7:22:12 Old-School Shaving

The last time I used double-edged shaving blades is time out of mind. I know, however, I was never tempted by Gillette's heavily promoted blade cartridge systems. It seemed but an ongoing extension of the "blades-and-razor" sales strategy pioneered by King Camp Gillette early in the 20th Century, securing a permanent place in textbooks on business marketing.

Instead, when I gave up on double-edged blades, I converted to Bic disposables. Cheap, convenient, if indifferent, tools for the job.

I've been on autopilot with plastic disposables ever since. In recent years, I've been shaving in the shower sans mirror.

Then my brother-in-law pointed out the merit of double-edged blade shaving: a small, affordable luxury to start one's day.

Plus, why add to America's two billion landfill-bound, disposable plastic razors each year?

Alas, not all old-school shaving tools are stocked in your local Walgreen's.

So here's my setup:

From eBay, a Weishi aluminum razor whose butterfly flaps open and close with twist of the knurled knob at the end of the shaft. Flown directly from Hong Kong, made in China, relatively light, good razor for one used to the lightness of plastic disposables.

For lather, the basic Williams Shaving Soap, still around. A boar bristle brush from Walgreen's. And the blades. Oh, the blades. I use a reasonable beginner blade (not aggressively sharp): the Dorco Platinum ST300 from Korea.

[weishi razor]

Shaving itself is the exquisite tension of letting the heft of the metal razor drift the blade across your beard. More a guiding action than the bad habit of dragging encouraged by plastic disposables.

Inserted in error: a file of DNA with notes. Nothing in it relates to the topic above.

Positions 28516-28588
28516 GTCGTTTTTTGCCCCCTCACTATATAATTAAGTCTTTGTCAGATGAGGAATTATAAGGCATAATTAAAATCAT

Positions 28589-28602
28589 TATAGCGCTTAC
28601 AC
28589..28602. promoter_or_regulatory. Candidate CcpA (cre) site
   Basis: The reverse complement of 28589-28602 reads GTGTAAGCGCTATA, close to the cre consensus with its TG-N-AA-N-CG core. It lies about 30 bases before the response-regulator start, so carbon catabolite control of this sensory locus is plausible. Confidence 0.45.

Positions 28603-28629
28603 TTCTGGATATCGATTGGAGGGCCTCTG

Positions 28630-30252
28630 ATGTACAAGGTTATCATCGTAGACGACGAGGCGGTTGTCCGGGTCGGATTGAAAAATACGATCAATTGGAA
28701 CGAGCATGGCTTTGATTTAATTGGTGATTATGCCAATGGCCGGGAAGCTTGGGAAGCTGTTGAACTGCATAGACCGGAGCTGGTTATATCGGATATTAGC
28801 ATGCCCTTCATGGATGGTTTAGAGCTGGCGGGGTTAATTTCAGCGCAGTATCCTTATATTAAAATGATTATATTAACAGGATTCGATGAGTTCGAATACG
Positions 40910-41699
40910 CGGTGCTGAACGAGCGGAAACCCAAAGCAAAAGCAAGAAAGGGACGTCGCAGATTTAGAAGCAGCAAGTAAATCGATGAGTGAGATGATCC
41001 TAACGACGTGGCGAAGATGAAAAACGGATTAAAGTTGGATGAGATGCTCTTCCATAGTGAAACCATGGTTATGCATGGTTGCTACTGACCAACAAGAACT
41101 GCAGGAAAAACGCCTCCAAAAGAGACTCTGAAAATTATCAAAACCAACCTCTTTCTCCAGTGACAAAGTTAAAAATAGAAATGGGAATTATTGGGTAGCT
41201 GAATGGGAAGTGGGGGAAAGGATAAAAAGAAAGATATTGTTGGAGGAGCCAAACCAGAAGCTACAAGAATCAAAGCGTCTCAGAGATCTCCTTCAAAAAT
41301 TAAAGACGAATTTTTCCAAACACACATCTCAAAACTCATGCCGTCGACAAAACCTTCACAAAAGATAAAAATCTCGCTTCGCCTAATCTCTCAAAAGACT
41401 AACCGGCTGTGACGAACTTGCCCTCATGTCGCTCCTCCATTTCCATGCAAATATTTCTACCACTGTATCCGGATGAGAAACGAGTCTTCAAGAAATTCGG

The real secret to a good shave, though, is to find the blade whose sharpness matches your beard. This takes time. I'm working on a sampler pack (thanks again, eBay) for months of choice. Blades from Bangladesh, Egypt, Germany, India, Israel, Korea, Pakistan, Russia, Switzerland, and the UK. I'm leaving Japan's Feather brand for last. Supposedly the most aggressive, sharpest blade on the planet.

And to keep my blade use in check, my blades get special attention for extra shaves. When done, they come out of the razor, get rinsed off and patted dry. Then edges get a light coat of blade oil: generic mineral oil resists oxidation.

And why is this more satisfying? Well, there is the slowdown to start the day. You can't really rush without having some styptic-pencil events. But it's the finish: the splashes of cold water to wash away remaining lather. Your face feels great!

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The Cat at Light's End

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